The United Way of Greater Toledo selected a new president yesterday, someone the organization hopes can turn around a lagging fund-raising effort that has failed to meet its goals four of the last five years.
Bill Kitson, 41, a vice president and second-in-command at the United Way of Greater Milwaukee since June, 2003, starts May 2 and will be paid $125,000 annually. He replaces Robert Lucas, president of the local United Way since 2000, who was making the same salary.
Mr. Lucas is taking a planned retirement and was not asked to leave the organization early, according to Tom Waniewski, chairman of the United Way board.
He said the board was impressed with Mr. Kitson's track record at the United Way in Milwaukee as well as his five years before that as president of the United Way of Champaign County, Illinois.
At the Champaign United Way, he helped increase fund-raising totals each year, even during the economic downturn of 2001. He boosted fund-raising totals in Milwaukee by 9 percent in the last two years.
The United Way of Greater Toledo, which serves Lucas, Wood, and Ottawa counties, has struggled. Last year's campaign came up short of its annual goal by about $700,000.
For four years, local United Way officials have seen a steady decline in financial support through pledges. Funding dipped to a recent low in 2003, when the campaign raised $12.3 million, nearly $1.2 million below the goal.
Mr. Waniewski said the days of just accepting the area's economic troubles as an excuse for poor fund-raising results are over: "We're tired of falling back on that as an excuse. The money is out there."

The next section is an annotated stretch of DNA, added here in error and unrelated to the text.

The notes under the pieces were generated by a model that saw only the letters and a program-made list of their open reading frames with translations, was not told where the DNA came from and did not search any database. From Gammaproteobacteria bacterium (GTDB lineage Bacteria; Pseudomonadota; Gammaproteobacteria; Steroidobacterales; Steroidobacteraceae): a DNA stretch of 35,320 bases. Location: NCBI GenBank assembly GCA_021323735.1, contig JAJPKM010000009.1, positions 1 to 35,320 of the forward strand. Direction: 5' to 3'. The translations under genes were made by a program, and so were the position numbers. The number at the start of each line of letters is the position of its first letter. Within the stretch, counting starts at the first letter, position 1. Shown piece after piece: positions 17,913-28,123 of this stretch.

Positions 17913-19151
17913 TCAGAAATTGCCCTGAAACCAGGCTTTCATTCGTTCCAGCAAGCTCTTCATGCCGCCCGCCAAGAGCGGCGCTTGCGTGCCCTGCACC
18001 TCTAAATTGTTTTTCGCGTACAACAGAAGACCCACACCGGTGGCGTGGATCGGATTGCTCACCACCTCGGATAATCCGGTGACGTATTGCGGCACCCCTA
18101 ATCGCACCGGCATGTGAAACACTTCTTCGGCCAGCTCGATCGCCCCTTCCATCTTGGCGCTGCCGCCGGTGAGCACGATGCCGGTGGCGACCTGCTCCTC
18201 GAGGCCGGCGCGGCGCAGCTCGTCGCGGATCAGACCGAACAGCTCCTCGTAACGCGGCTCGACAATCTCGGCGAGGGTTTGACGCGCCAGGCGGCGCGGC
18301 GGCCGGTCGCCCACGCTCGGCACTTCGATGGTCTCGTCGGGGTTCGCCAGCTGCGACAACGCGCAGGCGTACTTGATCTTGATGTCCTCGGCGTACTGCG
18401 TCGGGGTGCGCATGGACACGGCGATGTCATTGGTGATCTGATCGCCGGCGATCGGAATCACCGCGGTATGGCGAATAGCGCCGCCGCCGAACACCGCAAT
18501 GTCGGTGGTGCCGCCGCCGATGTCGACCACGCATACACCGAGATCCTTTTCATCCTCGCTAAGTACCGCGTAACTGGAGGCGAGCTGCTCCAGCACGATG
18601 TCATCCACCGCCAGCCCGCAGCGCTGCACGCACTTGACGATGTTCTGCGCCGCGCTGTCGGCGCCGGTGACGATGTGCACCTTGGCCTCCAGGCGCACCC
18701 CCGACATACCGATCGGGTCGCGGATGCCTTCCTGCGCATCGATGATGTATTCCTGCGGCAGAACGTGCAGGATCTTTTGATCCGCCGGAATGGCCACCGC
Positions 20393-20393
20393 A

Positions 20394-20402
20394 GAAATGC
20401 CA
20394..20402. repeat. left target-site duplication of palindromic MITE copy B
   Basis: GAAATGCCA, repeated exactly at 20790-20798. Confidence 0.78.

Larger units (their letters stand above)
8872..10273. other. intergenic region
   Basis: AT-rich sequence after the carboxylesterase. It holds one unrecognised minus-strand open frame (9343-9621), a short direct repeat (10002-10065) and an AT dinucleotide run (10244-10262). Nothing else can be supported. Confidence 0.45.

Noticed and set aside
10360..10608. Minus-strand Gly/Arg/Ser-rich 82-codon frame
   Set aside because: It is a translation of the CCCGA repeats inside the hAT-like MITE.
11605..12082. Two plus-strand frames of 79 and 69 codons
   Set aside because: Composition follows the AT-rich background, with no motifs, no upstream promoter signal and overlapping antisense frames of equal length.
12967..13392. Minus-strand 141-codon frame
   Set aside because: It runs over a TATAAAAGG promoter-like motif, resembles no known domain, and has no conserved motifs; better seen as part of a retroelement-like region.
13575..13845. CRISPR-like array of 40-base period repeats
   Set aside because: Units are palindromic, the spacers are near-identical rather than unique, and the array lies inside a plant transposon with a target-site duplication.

Mr. Kitson said he's looking forward to the challenges in Toledo and called his new position a "tremendous opportunity."
Those who have worked with him in Milwaukee say their loss is Toledo's gain.
"Toledo is very fortunate. They're getting a great person in Bill Kitson," said Sheila Cochran, a member of the Milwaukee United Way board. "He has the type of style where he is not afraid of challenges. Fund-raising is something he'll go after, and your community will benefit greatly from that. I'm sad to see him leave Milwaukee."
Mr. Kitson, who has been involved with the United Way all his professional life, said he stresses to communities that United Way and social service agencies must be open to new ways of working together and raising funds.
Ryan Daniels, a Milwaukee United Way volunteer and corporate relations director of a Milwaukee mortgage insurance company, said Mr. Kitson's new job means "Toledo is lucky, and Milwaukee will have a hole here."
He cited one recent example of how Mr. Kitson has been able to try new programs. The Boys and Girls Club in Milwaukee received a federal grant targeted to the poor that would match money they saved with some federal funds if private donors stepped in too. The money could be used for home purchases or higher education.
Mr. Daniels said Mr. Kitson pushed area banks hard to partner with the Boys and Girls Club, though it wasn't a United Way program, because it benefited the entire community.
"I think Bill is extremely committed to the community impact the United Way can bring," Mr. Daniels said.
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